Kirti & DesignDuo

Kirti Patel sharing her project- DesignDuo

I was particularly motivated to attend to see DesignDuo, a DIY toolkit designed to get dads and daughters to build things together to drive engagement and interest in STEM, which was created by a friend of mine. You can read about all 12 of the projects in this nice overview piece from EdSurge. It was also great (for both the LDT Program and the Stanford School of Education) to see this press coverage (~2min video) from ABC Local News. I hope all these teams will continue this work in some way and am curious if any will launch this as a real product.

Envisioning the Future of Learning

School’s out for the Summer! I had the pleasure of advising a class in the Learning, Design and Technology (LDT) program through the School of Ed at Stanford this spring quarter, Ed 333B: Envisioning the Future of Learning. The course was co-taught by two of my favorite LDT Alumni, Dan Gilbert and Ami Mehta, who framed the class around two key questions “What should every 11-year-old girl in the world know?  How might we make that happen?” taking into consideration how technology will evolve over the next ten years.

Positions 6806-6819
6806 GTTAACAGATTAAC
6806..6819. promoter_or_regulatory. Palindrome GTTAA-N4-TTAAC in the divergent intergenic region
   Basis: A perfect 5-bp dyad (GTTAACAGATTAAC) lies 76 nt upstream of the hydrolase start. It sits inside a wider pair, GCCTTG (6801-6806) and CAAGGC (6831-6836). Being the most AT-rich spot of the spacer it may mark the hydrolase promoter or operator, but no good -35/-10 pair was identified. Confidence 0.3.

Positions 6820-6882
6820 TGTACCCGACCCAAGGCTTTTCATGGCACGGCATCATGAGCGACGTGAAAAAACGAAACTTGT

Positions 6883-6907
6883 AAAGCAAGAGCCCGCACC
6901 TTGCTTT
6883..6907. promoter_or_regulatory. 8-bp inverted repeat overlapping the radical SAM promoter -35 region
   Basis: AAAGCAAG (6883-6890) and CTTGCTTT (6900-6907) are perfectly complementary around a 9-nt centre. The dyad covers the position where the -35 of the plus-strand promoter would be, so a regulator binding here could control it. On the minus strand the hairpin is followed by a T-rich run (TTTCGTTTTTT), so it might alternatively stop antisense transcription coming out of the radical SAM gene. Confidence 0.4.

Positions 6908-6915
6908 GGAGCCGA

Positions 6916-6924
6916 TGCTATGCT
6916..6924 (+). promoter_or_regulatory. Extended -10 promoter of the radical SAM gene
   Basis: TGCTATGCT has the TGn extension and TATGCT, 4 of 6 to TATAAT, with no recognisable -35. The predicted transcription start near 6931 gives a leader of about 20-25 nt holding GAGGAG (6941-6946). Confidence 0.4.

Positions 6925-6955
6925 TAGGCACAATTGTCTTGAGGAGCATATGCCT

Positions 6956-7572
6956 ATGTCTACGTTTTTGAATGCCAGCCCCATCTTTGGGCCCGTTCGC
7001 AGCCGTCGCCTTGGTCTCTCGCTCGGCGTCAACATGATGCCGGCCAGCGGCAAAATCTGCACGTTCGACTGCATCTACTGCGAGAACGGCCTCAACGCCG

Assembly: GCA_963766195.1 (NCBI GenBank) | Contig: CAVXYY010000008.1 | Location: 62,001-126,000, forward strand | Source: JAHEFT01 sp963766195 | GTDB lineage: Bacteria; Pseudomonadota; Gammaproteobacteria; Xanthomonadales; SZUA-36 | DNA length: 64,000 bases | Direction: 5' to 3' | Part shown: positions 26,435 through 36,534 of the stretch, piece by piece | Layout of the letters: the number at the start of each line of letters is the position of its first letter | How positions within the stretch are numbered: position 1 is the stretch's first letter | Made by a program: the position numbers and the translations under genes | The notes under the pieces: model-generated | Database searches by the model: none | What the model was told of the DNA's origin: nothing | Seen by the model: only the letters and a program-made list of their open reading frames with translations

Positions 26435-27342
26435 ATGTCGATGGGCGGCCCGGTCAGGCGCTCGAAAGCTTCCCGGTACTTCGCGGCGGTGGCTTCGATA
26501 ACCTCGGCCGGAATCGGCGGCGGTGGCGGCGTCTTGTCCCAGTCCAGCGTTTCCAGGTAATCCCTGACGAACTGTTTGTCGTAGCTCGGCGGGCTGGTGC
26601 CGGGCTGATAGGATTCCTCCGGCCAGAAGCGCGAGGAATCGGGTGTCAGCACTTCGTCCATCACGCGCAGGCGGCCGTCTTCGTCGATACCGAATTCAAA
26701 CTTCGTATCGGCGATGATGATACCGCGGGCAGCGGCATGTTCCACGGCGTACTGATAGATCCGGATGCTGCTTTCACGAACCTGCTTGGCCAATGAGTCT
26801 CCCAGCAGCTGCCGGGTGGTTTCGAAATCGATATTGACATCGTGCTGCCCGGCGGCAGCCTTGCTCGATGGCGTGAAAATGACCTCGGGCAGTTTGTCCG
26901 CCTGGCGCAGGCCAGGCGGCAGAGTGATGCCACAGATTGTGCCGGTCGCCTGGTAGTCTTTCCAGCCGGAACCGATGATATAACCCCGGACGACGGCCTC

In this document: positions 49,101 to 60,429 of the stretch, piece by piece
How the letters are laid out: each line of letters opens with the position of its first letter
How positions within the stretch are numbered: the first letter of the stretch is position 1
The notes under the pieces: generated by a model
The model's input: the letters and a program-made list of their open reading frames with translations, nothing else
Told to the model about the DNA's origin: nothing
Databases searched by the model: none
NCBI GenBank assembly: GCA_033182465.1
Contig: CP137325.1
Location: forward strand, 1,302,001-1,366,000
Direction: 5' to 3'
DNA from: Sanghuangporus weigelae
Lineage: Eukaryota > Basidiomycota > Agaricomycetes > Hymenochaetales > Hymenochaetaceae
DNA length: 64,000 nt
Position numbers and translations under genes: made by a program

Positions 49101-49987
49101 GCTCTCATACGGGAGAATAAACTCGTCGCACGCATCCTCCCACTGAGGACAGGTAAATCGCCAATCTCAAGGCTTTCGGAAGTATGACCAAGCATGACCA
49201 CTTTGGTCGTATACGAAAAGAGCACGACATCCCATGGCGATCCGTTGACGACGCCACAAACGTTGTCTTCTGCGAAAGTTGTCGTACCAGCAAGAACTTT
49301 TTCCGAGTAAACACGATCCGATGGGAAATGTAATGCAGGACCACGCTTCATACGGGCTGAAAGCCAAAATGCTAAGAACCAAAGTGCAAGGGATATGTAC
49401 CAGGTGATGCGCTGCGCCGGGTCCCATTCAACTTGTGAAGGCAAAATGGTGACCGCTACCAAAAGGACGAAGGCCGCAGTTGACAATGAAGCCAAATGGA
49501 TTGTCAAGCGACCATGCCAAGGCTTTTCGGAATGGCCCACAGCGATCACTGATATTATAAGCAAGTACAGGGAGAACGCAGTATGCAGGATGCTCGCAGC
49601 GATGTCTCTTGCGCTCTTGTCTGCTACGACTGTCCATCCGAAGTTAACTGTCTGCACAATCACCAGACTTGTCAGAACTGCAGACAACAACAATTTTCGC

To provide real world context for applying business, design and learning approaches to these questions, we conducted three 2-week long design challenges with real clients from Castilleja Girls School, Khan Academy and TeachAIDS. I was excited to bring some of my experiences from Khan Academy into this class, leading a challenge focused on rethinking how to distribute digital content to empower learners all over the world. The students came up with some creative yet practical approaches and I’m looking forward to piloting this project in partnership with Teach-A-Class and Living Values in Nigeria in the coming months. (Stay tuned for a future post on the launch of my next endeavor.)

The last class held this past Thursday night was a true culmination of the previous exercises exploring business, design and learning approaches, where the students lead the group in their own unique design challenges. What made the process even more special was the presence of some inspiring LDT alumni like Kim Jacobsen, co-founder of Junyo and local edtech community members, like Neeru Khosla, founder of CK12. However, the guests who really contributed the most were Shivali and Sahil, two Bay Area teenagers who not only provided useful perspective on teens going through the education system today but were energetic and vocal participants in the challenges.